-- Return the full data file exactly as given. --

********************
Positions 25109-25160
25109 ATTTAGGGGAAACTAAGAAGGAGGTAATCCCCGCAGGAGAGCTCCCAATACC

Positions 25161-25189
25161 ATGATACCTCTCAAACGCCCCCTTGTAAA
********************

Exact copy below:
Positions 25109-25160
25109 ATTTAGGGGAAACTAAGAAGGAGGTAATCCCCGCAGGAGAGCTCCCAATACC

Positions 25161-25189
25161 ATGATACCTCTCAAACGCCCCCTTGTAAA